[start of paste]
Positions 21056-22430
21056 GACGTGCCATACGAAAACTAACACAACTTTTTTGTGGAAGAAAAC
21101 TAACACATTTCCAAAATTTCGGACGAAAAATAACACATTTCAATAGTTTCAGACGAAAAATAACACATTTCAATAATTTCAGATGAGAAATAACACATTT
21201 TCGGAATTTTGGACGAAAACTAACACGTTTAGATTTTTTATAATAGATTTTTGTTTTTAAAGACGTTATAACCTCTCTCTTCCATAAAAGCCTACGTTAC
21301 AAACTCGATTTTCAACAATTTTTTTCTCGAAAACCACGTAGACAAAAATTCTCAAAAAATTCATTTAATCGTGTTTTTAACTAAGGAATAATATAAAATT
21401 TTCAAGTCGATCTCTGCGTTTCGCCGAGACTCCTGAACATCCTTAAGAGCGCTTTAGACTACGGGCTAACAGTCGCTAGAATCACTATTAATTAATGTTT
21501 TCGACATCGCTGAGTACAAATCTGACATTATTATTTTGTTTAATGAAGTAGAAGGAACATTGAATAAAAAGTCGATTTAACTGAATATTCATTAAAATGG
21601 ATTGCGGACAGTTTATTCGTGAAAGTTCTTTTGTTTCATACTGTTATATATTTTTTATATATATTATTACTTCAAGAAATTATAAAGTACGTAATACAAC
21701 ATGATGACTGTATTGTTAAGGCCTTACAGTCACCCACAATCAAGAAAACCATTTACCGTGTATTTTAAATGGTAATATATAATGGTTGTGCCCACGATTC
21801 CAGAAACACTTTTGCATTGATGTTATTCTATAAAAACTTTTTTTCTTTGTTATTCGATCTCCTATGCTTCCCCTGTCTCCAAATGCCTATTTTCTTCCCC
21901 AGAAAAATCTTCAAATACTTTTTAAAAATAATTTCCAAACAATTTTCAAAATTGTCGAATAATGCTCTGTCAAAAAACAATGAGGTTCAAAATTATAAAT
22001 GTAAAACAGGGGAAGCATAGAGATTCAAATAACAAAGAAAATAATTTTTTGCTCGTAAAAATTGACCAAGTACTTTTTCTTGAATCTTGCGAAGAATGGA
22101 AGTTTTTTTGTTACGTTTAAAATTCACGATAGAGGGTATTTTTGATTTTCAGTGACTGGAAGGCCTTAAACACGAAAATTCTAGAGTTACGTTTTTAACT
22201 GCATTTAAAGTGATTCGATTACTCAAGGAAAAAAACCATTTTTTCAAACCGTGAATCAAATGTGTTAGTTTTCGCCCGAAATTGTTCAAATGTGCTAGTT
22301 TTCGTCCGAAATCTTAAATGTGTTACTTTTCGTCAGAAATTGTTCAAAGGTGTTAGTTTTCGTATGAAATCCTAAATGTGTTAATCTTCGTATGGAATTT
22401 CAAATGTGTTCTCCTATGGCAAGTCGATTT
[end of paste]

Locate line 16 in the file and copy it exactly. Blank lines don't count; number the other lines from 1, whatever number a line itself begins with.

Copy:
22401 CAAATGTGTTCTCCTATGGCAAGTCGATTT